Search, Space, and Time

  • George S. Fishman
Part of the Springer Series in Operations Research book series (ORFE)


Every execution of a computer program uses memory space and consumes computing time. In particular, a discrete-event simulation expends a considerable proportion of its running time executing searches for new space and creating and maintaining order among the myriad of entity records and event notices it generates as simulated time evolves. In spite of their relative importance, current PC workstation environments, with their substantial memories and reduced, if nonexistent, emphasis on execution within a specified computing time constraint, make these topics appear less important to the simulationist than they were in the past. Moreover, every simulation programming language implicitly provides a means for managing space and performing searches during execution of virtually any program written in the language, further removing these issues from a simulationist’s consciousness.


Computing Time Event Notice Memory Space Interarrival Time Average Selection Time 
These keywords were added by machine and not by the authors. This process is experimental and the keywords may be updated as the learning algorithm improves.


Unable to display preview. Download preview PDF.

Unable to display preview. Download preview PDF.


  1. Arguelles, M.C., and G.S. Fishman (1997). Reducing the frequency of future event set search in manufacturing simulation, Operations Research Department, University of North Carolina at Chapel Hill, in preparation.Google Scholar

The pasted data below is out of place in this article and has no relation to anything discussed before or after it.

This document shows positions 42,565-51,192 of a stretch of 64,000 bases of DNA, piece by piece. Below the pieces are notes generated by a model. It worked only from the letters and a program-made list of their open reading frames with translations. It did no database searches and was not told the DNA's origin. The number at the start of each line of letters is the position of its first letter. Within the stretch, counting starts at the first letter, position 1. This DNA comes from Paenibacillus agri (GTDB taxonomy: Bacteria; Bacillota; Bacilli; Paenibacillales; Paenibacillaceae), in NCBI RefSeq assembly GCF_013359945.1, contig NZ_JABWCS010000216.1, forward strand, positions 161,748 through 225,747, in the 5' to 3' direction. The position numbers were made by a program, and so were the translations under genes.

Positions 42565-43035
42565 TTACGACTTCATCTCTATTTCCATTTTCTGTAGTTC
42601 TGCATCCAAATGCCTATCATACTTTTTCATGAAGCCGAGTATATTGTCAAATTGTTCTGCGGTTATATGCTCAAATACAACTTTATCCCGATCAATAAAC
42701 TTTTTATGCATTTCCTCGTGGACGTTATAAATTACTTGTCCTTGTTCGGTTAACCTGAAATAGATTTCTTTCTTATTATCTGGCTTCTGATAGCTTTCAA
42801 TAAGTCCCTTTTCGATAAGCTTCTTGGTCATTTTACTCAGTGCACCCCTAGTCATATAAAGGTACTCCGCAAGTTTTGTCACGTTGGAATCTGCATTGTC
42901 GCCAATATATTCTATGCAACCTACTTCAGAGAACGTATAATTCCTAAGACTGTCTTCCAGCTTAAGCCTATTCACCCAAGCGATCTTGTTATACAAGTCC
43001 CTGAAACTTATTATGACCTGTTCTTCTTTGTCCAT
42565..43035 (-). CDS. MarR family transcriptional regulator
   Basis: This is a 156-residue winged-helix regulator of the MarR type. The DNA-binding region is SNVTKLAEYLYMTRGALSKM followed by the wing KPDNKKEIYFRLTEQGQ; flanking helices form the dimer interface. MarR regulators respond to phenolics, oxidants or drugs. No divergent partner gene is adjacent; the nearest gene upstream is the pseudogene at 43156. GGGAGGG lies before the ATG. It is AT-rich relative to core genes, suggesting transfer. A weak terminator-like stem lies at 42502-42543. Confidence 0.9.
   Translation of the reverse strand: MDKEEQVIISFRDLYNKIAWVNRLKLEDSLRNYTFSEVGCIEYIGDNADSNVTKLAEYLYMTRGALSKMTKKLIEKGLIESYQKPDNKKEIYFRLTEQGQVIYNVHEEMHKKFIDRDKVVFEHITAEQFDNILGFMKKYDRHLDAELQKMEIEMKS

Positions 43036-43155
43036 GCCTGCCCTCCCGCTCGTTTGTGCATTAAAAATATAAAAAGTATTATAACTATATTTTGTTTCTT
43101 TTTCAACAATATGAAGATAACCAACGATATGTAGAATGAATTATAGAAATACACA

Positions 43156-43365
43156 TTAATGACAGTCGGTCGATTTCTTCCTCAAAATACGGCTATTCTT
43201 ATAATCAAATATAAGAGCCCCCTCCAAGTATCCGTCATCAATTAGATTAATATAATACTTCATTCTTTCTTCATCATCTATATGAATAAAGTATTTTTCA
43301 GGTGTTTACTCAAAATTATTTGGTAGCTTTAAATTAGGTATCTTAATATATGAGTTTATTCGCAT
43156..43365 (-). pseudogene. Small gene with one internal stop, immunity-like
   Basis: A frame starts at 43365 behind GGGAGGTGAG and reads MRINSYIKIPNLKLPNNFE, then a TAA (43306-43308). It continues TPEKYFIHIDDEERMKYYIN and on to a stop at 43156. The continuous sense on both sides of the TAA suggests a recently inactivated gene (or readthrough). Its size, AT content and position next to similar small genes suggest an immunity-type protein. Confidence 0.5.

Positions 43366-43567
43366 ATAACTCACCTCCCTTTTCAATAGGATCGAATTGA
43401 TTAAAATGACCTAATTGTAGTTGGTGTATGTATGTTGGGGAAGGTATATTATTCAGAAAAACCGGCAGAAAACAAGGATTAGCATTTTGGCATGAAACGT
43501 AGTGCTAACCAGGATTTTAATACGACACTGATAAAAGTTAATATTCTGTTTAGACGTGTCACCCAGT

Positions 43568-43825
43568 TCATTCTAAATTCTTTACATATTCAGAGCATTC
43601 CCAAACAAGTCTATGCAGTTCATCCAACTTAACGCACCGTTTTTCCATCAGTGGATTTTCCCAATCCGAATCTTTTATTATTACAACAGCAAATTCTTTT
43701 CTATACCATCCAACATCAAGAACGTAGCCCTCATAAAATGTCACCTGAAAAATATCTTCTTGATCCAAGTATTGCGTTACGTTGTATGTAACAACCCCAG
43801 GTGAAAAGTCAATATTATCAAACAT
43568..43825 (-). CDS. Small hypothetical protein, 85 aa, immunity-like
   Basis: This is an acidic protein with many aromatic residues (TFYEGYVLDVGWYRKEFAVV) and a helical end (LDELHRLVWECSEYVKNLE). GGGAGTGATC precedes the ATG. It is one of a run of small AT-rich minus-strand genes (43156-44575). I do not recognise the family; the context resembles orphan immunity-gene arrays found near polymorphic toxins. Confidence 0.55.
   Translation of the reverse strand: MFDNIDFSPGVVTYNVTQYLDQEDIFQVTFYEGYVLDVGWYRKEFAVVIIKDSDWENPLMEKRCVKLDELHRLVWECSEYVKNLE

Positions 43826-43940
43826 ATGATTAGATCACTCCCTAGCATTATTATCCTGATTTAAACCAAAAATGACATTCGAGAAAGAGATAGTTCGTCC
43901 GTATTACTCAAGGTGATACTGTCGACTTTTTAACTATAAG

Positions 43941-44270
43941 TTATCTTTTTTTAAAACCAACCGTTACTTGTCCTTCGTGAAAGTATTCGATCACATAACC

2. Chung, K., J. Sang, and V. Rego (1993). A performance comparison of event calendar algorithms: an empirical approach, Software-Practice and Experience, 23, 1107–1138.CrossRefGoogle Scholar
  3. Evans, J.B. (1988). Structure of Discrete Event Simulation, Ellis Horwood Limited, Chichester, England.Google Scholar
  4. Henriksen, J.O. (1977). An improved events list algorithm, Proceedings of the 1977 Winter Simulation Conference, H.J. Highland, R.G. Sargent, and J.W. Schmidt, editors, 547557.Google Scholar
  5. Henriksen, J.O. (1983). Event list management, a tutorial, Proc. Winter Simulation Conference, IEEE and SCS, Piscataway, N.J., 543–551.Google Scholar
  6. Henriksen, J.O. (1994). Personal communication.Google Scholar
  7. Jones, D.W. (1986). An empirical comparison of priority-queue and event-set implementations, Comm. ACM, 29, 300–310.CrossRefGoogle Scholar
  8. Kingston, J.H. (1986a). Analysis of Henriksen’s algorithm for the simulation event set, SIAM J. Comput., 15, 887–902.MathSciNetzbMATHCrossRefGoogle Scholar
  9. Kingston, J.H. (1986b). The amortized complexity of Henriksen’s algorithm, Bit, 26, 156163.Google Scholar
  10. Knuth, D. (1973). The Art of Computer Programming: Sorting and Searching, Addison-Wesley, Reading, MA.Google Scholar
  11. Köllerström, J. (1974). Heavy traffic theory for queues with several servers. I, J. Appl. Prob., 11, 544–552.zbMATHCrossRefGoogle Scholar
  12. McCormack, W.M. and R.G. Sargent (1981). Analysis of future event set algorithms for discrete event simulation, Comm. ACM, 24, 801–812.MathSciNetCrossRefGoogle Scholar
  13. Williams, J.W.J. (1964). “Algorithm 232,” Comm. ACM, 7, 347–348.Google Scholar

Copyright information

© Springer Science+Business Media New York 2001

Authors and Affiliations

  • George S. Fishman
    • 1
  1. 1.Department of Operations ResearchUniversity of North Carolina at Chapel HillChapel HillUSA

Personalised recommendations